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Lesson 3 - Letting your child lead

After getting face to face, the next step is for your child to lead the interaction.

Why follow your child's lead?

Communication is a two-way street. By following your child’s lead you are recognising their need for expression. Watching and waiting will help you interpret your child's needs, feelings and interests and give them the opporutnity to express these.

It is often easier and faster for a parent to lead their child through routines. However, if a parent always directs a child, the child, the child doesn’t feel that they have much impact on their world. Examples of a parent leading routine may include the parent giving their child a drink before they ask for it or turning on the water tap when the child can start to learn to do it themself.

On the other hand, if the parent waits for the child to initiate an interaction (e.g. letting the child try to turn on the water tap themself), the child begins to understand what their role as an initiator can be.

Baby at play

Letting your child lead encourages them to initiate a back and forth interaction with you. This allows them to:

  • hear a variety of words
  • build their attention skills
  • start the interaction
  • take turns
  • express themselves
  • practice using words and gestures
  • build their confidence to communicate

Tips for letting your child lead:

Once you are face to face with your child, it is important to wait and allow your child to start an interaction or respond to you. You are sending your child a clear message that your turn is over and they are expected to take the next turn. Your child will learn they have control in communication too.

Following your child’s lead may look like:

  • Watching your child’s focus of attention, facial expressions and body language
  • Waiting to give your child time to express him/herself
  • Listening carefully to your child’s attempts to communicate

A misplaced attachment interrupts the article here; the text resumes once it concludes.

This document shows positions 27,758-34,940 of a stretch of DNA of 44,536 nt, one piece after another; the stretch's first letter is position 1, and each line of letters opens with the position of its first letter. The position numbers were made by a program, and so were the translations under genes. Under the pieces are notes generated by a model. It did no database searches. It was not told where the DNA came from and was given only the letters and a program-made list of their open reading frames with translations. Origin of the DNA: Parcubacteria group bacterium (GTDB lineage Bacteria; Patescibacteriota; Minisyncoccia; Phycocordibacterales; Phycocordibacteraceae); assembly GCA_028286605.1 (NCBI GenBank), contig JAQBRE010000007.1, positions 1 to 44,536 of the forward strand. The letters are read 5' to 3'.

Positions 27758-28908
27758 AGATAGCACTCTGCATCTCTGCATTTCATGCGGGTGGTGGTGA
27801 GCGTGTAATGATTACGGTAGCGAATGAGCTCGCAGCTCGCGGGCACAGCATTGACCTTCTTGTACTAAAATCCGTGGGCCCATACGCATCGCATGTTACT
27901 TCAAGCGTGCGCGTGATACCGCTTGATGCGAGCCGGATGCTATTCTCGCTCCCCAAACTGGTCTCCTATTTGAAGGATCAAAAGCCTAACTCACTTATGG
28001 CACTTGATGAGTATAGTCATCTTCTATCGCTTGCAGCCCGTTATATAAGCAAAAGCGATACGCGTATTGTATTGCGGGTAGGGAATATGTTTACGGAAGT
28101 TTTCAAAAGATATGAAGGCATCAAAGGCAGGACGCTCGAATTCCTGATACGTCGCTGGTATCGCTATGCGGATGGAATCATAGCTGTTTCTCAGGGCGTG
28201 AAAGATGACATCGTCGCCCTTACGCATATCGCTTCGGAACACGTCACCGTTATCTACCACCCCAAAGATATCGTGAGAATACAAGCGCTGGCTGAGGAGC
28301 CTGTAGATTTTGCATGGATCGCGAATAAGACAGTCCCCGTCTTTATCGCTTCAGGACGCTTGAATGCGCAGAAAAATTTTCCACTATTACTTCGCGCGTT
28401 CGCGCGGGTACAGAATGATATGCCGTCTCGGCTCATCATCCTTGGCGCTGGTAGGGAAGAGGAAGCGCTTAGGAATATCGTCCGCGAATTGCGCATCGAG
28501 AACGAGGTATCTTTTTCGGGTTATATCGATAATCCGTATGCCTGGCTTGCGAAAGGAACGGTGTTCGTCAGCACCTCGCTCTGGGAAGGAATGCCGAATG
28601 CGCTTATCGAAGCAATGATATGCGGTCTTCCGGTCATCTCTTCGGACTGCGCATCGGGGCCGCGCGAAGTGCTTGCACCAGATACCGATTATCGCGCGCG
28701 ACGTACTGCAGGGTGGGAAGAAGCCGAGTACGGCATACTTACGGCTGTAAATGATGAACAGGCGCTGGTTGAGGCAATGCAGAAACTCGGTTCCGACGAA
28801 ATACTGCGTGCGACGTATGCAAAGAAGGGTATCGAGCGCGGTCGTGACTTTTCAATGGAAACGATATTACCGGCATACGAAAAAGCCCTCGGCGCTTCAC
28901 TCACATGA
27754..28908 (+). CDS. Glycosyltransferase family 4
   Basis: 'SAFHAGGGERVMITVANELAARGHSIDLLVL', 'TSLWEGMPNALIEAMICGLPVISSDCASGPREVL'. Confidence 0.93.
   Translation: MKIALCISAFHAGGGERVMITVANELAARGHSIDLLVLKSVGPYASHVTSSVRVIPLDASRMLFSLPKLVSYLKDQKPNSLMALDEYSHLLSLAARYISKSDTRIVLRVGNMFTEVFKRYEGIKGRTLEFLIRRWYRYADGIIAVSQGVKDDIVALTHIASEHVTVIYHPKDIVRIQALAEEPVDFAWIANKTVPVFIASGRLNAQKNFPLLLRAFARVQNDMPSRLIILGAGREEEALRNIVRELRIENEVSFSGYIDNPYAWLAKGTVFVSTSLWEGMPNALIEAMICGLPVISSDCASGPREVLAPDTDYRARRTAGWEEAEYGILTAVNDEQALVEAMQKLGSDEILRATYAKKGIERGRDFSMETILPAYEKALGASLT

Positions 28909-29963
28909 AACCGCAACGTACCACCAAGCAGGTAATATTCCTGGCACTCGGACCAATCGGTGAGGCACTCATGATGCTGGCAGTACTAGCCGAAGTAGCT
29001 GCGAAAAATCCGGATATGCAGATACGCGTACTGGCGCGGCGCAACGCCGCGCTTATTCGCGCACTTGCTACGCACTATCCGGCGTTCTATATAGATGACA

• Giving him/her your undivided attention

Girl xmas tree

While you are watching and waiting:

Look to see what your child is interested in. You can then respond with shared interest which will increase their motivation to communicate.

Use facial expressions and body language in the following ways:

  • Stop talking and stay quiet
  • Lean in towards your child to show that you are listening
  • Look at your child expectantly
  • Open your eyes and lift your eyebrows
  • Nod and smile to encourage your child to continue
  • Point to what your child is interested in
  • Wait longer than usual (up to 10 seconds)

Joining in a child lead interaction:

When you are following your child’s lead you can:

  • Join in and play.
  • Imitate their actions, gestures, sounds and words
  • Interpret their message (e.g. if a child shakes a container - adult responds "open?").
  • Make a comment.
  • Model language (you may need to model words so that your child can hear what to say).
  • Occasionally ask a question.

When your child initiates any kind of interaction with you, it is important to respond immediately to acknowledge their communication attempt. Responding with enthusiasm will build your child’s confidence and encourages them to continue the interaction. If you are unsure of their message, look out for clues by following their eye gaze, copying their facial expressions, sounds or words.

Let's break it down...

Let's watch...

How long did they wait for?

Up to 10 seconds

What does the child do when the parent waits?

Uses sounds and words to communicate

How does the parent respond?

Keeps the interaction going by responding and then waiting again

Let's break it down...

Caregiver Self-reflection

At home:

  • When you are playing with your child, do you wait for your child to start the interaction (either verbally or non-verbally) or do you find yourself talking and filling silences?
  • What could you do to allow your child to lead?
  • What does your child do to lead the interaction?
  • How do you know your child has taken a turn?
  • What do you do to follow your child’s lead?
  • How do you respond to your child?
  • If your child doesn’t start the interaction, how could you create the opportunity for them to lead?

Last updated 21 Sep 2020